RICHMOND, Va. (CBF) — As its final action, a Baptist seminary that was born in innovation is helping undergird the beginning of two new ventures in theological education. Baptist Theological Seminary at Richmond, which began as a creative response to fundamentalism in Baptist life, offered its last courses and degrees in spring 2019. The final distribution of its remaining assets this month will boost the launch of a new Center for Faith, Justice, and Reconciliation and a Baptist House of Studies at Union Presbyterian Seminary, both based in Richmond.
The Center for Faith, Justice, and Reconciliation is a theological think tank dedicated to building beloved community by promoting justice, systemic change in congregations and communities, and the reconciliation of people and creation. It is committed to carrying on the BTSR tradition of a community of gender inclusivity, racial diversity, and ecumenical commitment.
The CFJR, which held its inaugural board meeting last month, will be housed in the Lou and Randall Lolley Center for Baptist History in the library of Union Presbyterian Seminary. It will provide short-term educational programs for students, congregations, and other communities, a forum for ideas and best practices on issues of racial justice and reconciliation, and resources to equip congregations and communities in advancing the work of justice and reconciliation.
Bill J. Leonard, noted Baptist historian and Founding Dean and Professor of Divinity Emeritus of the Wake Forest University School of Divinity, is chair of the CFJR Board of Directors. The Center’s president is Corey D. B. Walker, Wake Forest Professor of the Humanities at Wake Forest University. He previously was vice president and dean of the Samuel DeWitt Proctor School of Theology at Virginia Union University, a historically black, American Baptist school which was a partner with BTSR and Union in the ecumenical, interracial Richmond Theological Consortium.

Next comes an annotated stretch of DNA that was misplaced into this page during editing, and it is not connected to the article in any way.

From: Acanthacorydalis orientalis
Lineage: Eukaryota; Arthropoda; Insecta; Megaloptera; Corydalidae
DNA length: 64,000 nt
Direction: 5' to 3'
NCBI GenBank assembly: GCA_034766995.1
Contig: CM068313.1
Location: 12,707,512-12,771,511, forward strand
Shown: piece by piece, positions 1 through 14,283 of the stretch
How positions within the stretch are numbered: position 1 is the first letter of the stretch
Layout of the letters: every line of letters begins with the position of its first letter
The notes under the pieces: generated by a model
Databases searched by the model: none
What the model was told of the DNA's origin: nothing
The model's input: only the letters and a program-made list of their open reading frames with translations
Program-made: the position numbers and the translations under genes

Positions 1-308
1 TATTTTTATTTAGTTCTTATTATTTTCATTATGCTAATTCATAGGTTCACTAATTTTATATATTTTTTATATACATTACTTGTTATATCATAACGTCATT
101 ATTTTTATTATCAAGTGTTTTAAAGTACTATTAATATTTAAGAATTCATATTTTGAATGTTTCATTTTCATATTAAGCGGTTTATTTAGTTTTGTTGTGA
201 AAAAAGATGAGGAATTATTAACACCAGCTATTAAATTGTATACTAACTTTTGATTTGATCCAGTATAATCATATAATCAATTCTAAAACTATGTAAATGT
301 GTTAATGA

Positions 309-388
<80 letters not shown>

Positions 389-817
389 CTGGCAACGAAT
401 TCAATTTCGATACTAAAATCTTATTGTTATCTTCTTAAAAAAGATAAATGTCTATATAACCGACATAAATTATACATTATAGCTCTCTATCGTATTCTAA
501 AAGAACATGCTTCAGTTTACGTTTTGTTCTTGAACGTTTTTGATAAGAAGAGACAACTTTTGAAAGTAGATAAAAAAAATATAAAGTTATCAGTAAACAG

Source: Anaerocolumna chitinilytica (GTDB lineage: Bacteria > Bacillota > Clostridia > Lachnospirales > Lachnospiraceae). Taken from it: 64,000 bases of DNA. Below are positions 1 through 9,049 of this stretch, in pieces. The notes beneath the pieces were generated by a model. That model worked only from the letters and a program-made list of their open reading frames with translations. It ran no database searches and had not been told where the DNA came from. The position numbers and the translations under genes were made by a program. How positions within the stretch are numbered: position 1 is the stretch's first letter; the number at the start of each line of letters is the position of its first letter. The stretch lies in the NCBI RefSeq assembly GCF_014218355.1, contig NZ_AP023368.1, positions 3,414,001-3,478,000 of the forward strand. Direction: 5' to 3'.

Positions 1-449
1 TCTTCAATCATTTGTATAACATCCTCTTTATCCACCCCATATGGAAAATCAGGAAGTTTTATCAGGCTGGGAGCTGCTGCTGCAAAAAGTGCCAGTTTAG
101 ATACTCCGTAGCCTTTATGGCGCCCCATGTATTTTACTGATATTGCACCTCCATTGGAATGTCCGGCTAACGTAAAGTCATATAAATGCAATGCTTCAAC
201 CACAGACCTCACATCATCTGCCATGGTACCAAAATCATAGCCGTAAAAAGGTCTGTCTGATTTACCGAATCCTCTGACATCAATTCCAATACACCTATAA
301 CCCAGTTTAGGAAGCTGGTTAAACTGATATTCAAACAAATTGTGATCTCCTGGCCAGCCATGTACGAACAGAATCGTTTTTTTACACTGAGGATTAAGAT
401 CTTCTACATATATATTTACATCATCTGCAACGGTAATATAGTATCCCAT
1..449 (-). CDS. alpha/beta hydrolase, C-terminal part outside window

“The vision that inspired the founding of BTSR continues with the establishment of the Center for Faith, Justice, and Reconciliation,” said Walker. “In a time of profound cultural, political, and spiritual crisis rooted in systemic racial injustice, CFJR will extend the legacy of BTSR by offering a unique space to develop distinctive theological perspectives and ideas to aid in building beloved community. This gift provides CFJR with a firm foundation to faithfully respond to the urgency of the moment and live out our faith in the world.”
Leonard added, “Just as BTSR was founded at a divisive and critical juncture in Baptist life when the denominational status quo wouldn’t hold, the new Center for Faith, Justice, and Reconciliation begins at a parallel moment in our national life when divisions are intense, justice often seems elusive, and when religious traditions and American culture alike require new resources for addressing our chaotic times. We welcome this gift from BTSR to help establish an important gathering place for individuals, community organizations, educational institutions, and congregations in pursuing justice, fostering reconciliation, and nurturing faith.”